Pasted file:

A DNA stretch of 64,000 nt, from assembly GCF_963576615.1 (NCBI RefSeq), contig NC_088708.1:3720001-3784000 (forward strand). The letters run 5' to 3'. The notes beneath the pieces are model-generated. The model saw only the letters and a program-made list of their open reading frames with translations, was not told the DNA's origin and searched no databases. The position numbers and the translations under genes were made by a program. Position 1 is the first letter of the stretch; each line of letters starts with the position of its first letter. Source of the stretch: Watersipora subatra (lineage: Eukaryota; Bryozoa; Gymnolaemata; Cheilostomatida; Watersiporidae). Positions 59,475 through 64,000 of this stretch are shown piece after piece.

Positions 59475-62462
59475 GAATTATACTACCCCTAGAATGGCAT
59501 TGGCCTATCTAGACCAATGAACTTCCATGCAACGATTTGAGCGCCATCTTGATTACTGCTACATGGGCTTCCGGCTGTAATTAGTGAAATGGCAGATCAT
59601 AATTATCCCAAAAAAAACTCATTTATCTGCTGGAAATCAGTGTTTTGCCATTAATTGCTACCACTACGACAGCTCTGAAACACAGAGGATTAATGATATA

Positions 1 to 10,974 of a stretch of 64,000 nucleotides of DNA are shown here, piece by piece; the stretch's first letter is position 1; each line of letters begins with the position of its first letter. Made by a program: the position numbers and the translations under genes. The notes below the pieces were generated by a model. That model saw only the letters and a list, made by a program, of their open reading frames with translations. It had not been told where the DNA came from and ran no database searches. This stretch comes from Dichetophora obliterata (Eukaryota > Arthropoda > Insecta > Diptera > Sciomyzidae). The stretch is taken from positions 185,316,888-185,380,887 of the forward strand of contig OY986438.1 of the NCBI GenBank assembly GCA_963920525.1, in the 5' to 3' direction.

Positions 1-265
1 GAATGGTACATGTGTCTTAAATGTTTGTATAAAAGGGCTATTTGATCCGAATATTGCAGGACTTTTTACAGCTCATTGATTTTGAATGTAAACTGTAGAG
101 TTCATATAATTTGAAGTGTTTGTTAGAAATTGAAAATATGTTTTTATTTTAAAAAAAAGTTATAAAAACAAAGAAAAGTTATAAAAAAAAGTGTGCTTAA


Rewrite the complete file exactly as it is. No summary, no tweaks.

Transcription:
A DNA stretch of 64,000 nt, from assembly GCF_963576615.1 (NCBI RefSeq), contig NC_088708.1:3720001-3784000 (forward strand). The letters run 5' to 3'. The notes beneath the pieces are model-generated. The model saw only the letters and a program-made list of their open reading frames with translations, was not told the DNA's origin and searched no databases. The position numbers and the translations under genes were made by a program. Position 1 is the first letter of the stretch; each line of letters starts with the position of its first letter. Source of the stretch: Watersipora subatra (lineage: Eukaryota; Bryozoa; Gymnolaemata; Cheilostomatida; Watersiporidae). Positions 59,475 through 64,000 of this stretch are shown piece after piece.

Positions 59475-62462
59475 GAATTATACTACCCCTAGAATGGCAT
59501 TGGCCTATCTAGACCAATGAACTTCCATGCAACGATTTGAGCGCCATCTTGATTACTGCTACATGGGCTTCCGGCTGTAATTAGTGAAATGGCAGATCAT
59601 AATTATCCCAAAAAAAACTCATTTATCTGCTGGAAATCAGTGTTTTGCCATTAATTGCTACCACTACGACAGCTCTGAAACACAGAGGATTAATGATATA

Positions 1 to 10,974 of a stretch of 64,000 nucleotides of DNA are shown here, piece by piece; the stretch's first letter is position 1; each line of letters begins with the position of its first letter. Made by a program: the position numbers and the translations under genes. The notes below the pieces were generated by a model. That model saw only the letters and a list, made by a program, of their open reading frames with translations. It had not been told where the DNA came from and ran no database searches. This stretch comes from Dichetophora obliterata (Eukaryota > Arthropoda > Insecta > Diptera > Sciomyzidae). The stretch is taken from positions 185,316,888-185,380,887 of the forward strand of contig OY986438.1 of the NCBI GenBank assembly GCA_963920525.1, in the 5' to 3' direction.

Positions 1-265
1 GAATGGTACATGTGTCTTAAATGTTTGTATAAAAGGGCTATTTGATCCGAATATTGCAGGACTTTTTACAGCTCATTGATTTTGAATGTAAACTGTAGAG
101 TTCATATAATTTGAAGTGTTTGTTAGAAATTGAAAATATGTTTTTATTTTAAAAAAAAGTTATAAAAACAAAGAAAAGTTATAAAAAAAAGTGTGCTTAA